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Version: 1.12


The Kubectl executor plugin allows you to run the kubectl command directly in the communication platform.

Get started

By default, just the read-only kubectl commands are supported. For enabling commands that require create, update or delete rules, you need to create specific (Cluster)Role and (Cluster)RoleBinding and reference it in the RBAC configuration. To learn more, refer to the RBAC section.

Enable the plugin

Botkube Cloud

You can enable the plugin as a part of Botkube instance configuration.

  1. If you don't have an existing Botkube instance, create a new one, according to the Installation docs.
  2. From the Botkube Cloud homepage, click on a card of a given Botkube instance.
  3. Navigate to the platform tab which you want to configure.
  4. Click Add plugin button.
  5. Select the Kubectl plugin.
  6. Click Save button.

Self-hosted Botkube installation

The Kubectl plugin is hosted by the official Botkube plugin repository. First, make sure that the botkube repository is defined under plugins in the values.yaml file.


To enable Kubectl executor, add ``--set 'executors.k8s-default-tools.botkube/kubectl.enabled=true' to a given Botkube [install` command](/cli/commands/botkube_install).


To execute the kubectl commands, send message in following format in the channel where Botkube is already added:

@Botkube kubectl [verb] [resource] [flags]


By default, k and kc are configured as aliases for the kubectl command, for both Botkube Cloud and self-hosted Botkube installations. You can use them on par with the kubectl command. To read more about aliases configuration, see the Alias section.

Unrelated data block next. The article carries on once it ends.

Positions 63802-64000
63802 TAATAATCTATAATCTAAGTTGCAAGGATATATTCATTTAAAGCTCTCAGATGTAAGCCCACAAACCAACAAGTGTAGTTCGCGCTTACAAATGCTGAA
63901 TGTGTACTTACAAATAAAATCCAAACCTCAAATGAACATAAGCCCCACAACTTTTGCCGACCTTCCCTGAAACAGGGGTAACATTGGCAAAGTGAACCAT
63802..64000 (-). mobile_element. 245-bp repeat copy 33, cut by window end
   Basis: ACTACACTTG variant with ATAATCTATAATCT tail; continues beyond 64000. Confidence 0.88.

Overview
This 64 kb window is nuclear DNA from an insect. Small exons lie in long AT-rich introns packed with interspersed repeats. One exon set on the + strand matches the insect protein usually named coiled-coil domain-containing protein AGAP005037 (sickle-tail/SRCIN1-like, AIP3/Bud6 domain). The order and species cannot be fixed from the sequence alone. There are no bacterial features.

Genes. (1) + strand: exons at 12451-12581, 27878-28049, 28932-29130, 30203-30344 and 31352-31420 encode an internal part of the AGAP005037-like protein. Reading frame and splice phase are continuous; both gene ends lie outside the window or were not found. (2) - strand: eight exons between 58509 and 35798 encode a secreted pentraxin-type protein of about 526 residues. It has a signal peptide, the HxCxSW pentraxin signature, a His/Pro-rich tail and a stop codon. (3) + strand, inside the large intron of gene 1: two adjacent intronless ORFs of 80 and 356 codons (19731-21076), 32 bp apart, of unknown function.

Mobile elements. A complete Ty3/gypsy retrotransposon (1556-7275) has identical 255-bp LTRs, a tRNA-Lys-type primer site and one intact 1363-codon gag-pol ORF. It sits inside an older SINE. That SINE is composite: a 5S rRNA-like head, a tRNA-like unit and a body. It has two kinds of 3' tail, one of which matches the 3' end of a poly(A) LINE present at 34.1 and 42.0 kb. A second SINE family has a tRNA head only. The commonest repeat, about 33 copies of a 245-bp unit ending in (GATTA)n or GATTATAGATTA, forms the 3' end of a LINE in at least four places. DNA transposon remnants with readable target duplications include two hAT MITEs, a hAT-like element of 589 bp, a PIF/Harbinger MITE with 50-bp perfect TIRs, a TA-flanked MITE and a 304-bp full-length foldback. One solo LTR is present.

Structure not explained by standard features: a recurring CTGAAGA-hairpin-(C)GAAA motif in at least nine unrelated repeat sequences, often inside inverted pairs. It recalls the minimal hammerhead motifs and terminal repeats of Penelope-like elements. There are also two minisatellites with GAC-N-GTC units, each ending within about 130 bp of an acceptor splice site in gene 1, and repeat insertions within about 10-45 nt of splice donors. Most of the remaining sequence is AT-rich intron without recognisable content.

Interactive kubectl command builder


Interactive kubectl command builder is only available for the Slack. For other platforms, as an alternative, you can try the AI Assistant plugin which can execute kubectl commands based on prompts in natural language.

Use the interactive kubectl command builder to construct a kubectl command just by selecting items from dropdowns. This is especially useful on mobile when typing the command is harder.

The builder includes a resource name dropdown list. This is pre-populated with all the relevant resource names. It's great for discovering resources with the option to select them. E.g. Just grab a Pod name without needing to type or copy-and-paste.

To start the interactive kubectl command builder, run @Botkube kubectl from the configured channel where Botkube is added. You can also use any of the configured aliases - for example, the default k one, as illustrated below:

kubectl command builder


Keep in mind that the interactive command builder may not support all the commands that you can run just by typing them directly in a chat window. The following policies are applied:

  • Under verbs' dropdown, we display verbs that are defined under the interactiveBuilder.allowed.verbs configuration.